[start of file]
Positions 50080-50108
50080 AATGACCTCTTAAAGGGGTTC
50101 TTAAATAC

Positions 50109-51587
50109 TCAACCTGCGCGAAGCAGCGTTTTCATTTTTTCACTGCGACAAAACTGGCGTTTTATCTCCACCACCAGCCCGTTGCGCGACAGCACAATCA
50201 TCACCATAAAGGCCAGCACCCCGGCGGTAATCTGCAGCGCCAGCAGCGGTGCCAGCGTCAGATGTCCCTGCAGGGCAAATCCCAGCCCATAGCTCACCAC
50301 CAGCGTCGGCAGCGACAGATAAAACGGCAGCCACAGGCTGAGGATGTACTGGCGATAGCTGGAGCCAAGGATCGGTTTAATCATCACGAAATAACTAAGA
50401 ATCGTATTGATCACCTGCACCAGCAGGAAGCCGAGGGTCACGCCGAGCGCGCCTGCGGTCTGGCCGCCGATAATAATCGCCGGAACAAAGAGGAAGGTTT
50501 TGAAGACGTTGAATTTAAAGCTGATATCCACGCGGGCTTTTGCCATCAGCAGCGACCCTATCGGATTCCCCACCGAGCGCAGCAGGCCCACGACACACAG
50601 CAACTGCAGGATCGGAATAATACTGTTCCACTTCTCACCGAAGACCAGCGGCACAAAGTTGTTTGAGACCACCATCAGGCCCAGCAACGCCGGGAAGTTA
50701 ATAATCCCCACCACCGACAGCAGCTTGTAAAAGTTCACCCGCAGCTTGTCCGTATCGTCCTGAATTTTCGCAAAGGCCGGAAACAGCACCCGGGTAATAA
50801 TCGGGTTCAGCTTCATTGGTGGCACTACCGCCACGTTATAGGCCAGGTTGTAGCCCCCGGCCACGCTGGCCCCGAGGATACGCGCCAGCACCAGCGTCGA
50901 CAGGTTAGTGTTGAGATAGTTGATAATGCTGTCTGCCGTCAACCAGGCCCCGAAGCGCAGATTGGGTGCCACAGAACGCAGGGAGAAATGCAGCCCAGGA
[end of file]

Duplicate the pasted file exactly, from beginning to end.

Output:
Positions 50080-50108
50080 AATGACCTCTTAAAGGGGTTC
50101 TTAAATAC

Positions 50109-51587
50109 TCAACCTGCGCGAAGCAGCGTTTTCATTTTTTCACTGCGACAAAACTGGCGTTTTATCTCCACCACCAGCCCGTTGCGCGACAGCACAATCA
50201 TCACCATAAAGGCCAGCACCCCGGCGGTAATCTGCAGCGCCAGCAGCGGTGCCAGCGTCAGATGTCCCTGCAGGGCAAATCCCAGCCCATAGCTCACCAC
50301 CAGCGTCGGCAGCGACAGATAAAACGGCAGCCACAGGCTGAGGATGTACTGGCGATAGCTGGAGCCAAGGATCGGTTTAATCATCACGAAATAACTAAGA
50401 ATCGTATTGATCACCTGCACCAGCAGGAAGCCGAGGGTCACGCCGAGCGCGCCTGCGGTCTGGCCGCCGATAATAATCGCCGGAACAAAGAGGAAGGTTT
50501 TGAAGACGTTGAATTTAAAGCTGATATCCACGCGGGCTTTTGCCATCAGCAGCGACCCTATCGGATTCCCCACCGAGCGCAGCAGGCCCACGACACACAG
50601 CAACTGCAGGATCGGAATAATACTGTTCCACTTCTCACCGAAGACCAGCGGCACAAAGTTGTTTGAGACCACCATCAGGCCCAGCAACGCCGGGAAGTTA
50701 ATAATCCCCACCACCGACAGCAGCTTGTAAAAGTTCACCCGCAGCTTGTCCGTATCGTCCTGAATTTTCGCAAAGGCCGGAAACAGCACCCGGGTAATAA
50801 TCGGGTTCAGCTTCATTGGTGGCACTACCGCCACGTTATAGGCCAGGTTGTAGCCCCCGGCCACGCTGGCCCCGAGGATACGCGCCAGCACCAGCGTCGA
50901 CAGGTTAGTGTTGAGATAGTTGATAATGCTGTCTGCCGTCAACCAGGCCCCGAAGCGCAGATTGGGTGCCACAGAACGCAGGGAGAAATGCAGCCCAGGA